If you ask me Skyfall is the best James Bond film I’ve ever seen. And I’ve seen them all, even the painful Roger Moore films. When I first saw Skyfall and saw the message mentioned in the author’s article that was my immediate conclusion as well. Though I did not consider the message an anagram, but rather a message conveying a personal code that M would instantly understand.
What gave me the most vital clue about the M-Silva relationship was how Silva kept calling her, “Mommy,” and how often M remarked upon the relationship with her agents in a far more than merely professional sense.
What I think the author did in his article however was a superb job of both detective work and of cryptoanalysis (of the clue and plot point) and I agree with his conclusions. Though of course it’s not really cryptoanalysis, even with the missing key, it is more a personal coding (M should understand the personal code immediately because their shared experience is the key – it would be an unknown code to others but a private shared code to her) or as the author states, an anagram encoding. If the editors intentionally downplayed the clue then in my opinion they did so because they didn’t want to diretcly explain or talk down to the audience about the possible implications. I think the film-makers were more than happy to let the audience draw their own conclusions, and rightfully so.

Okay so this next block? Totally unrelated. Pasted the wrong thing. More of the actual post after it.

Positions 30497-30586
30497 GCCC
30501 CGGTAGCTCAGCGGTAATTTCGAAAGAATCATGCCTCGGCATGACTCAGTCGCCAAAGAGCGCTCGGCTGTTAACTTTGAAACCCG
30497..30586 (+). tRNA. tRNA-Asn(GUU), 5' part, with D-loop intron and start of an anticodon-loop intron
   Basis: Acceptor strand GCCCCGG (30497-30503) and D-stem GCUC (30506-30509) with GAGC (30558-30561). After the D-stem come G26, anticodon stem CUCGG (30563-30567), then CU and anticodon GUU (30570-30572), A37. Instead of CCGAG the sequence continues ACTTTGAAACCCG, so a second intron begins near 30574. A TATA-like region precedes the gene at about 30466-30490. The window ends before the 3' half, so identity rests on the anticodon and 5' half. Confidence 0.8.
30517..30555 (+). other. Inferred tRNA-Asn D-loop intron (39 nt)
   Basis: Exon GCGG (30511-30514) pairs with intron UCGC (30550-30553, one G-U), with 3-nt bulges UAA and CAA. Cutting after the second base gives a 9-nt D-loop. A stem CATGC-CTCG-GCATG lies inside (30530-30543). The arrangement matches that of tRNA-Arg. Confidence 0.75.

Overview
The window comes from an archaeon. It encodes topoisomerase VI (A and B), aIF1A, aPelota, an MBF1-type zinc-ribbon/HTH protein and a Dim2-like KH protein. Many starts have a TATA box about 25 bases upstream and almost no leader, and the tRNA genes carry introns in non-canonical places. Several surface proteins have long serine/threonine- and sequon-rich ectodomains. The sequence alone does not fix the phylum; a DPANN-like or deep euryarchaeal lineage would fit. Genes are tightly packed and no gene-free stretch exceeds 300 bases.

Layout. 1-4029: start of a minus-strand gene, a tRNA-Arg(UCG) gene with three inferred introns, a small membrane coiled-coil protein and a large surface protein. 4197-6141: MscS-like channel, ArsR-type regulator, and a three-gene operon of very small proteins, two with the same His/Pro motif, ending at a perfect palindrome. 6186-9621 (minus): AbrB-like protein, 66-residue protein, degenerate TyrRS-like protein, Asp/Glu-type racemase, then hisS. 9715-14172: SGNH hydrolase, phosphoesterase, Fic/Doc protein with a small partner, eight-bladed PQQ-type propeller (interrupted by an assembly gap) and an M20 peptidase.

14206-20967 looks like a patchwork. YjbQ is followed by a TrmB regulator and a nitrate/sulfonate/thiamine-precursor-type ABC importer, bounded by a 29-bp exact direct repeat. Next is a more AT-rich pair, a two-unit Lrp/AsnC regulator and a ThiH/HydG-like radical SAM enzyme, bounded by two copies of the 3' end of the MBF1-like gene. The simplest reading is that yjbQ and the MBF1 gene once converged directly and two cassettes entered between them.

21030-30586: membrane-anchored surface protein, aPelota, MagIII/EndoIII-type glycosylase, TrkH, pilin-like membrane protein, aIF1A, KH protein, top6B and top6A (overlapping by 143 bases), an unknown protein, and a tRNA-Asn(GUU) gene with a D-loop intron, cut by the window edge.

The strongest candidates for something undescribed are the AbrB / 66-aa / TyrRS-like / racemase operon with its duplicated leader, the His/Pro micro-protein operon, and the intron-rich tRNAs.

(I had drawn the same conclusion as the author of this piece, though for different reasons – and I think the Daniel Craig Bond is far more sophisticated and tries to be far more like a real field agent than the previous and mostly cartoon incarnations of the Bond intelligence agent – though he is still far too much a “superhero” than a real man or an actual agent. Though the Timothy Dalton Bond was usually a very good Bond as well.)
Anyway, kudos to Mr. Carter. A sharp piece of detective work and plot clue analysis. I recommend his article.
“The key anagram is the cryptic message Silva sends to M shortly before all mayhem breaks loose: “THINK ON YOUR SINS.” The language is so highly stylized that I was certain, from the time the words appeared on the screen of M’s laptop, that there was a message hidden within. In the car on the way home after the film ended, I was already scribbling anagrams on a piece of paper. But I couldn’t solve it, even with the help of the Internet Anagram Server, until I remembered three bizarre aspects of the movie. (Here are the spoilers.) ”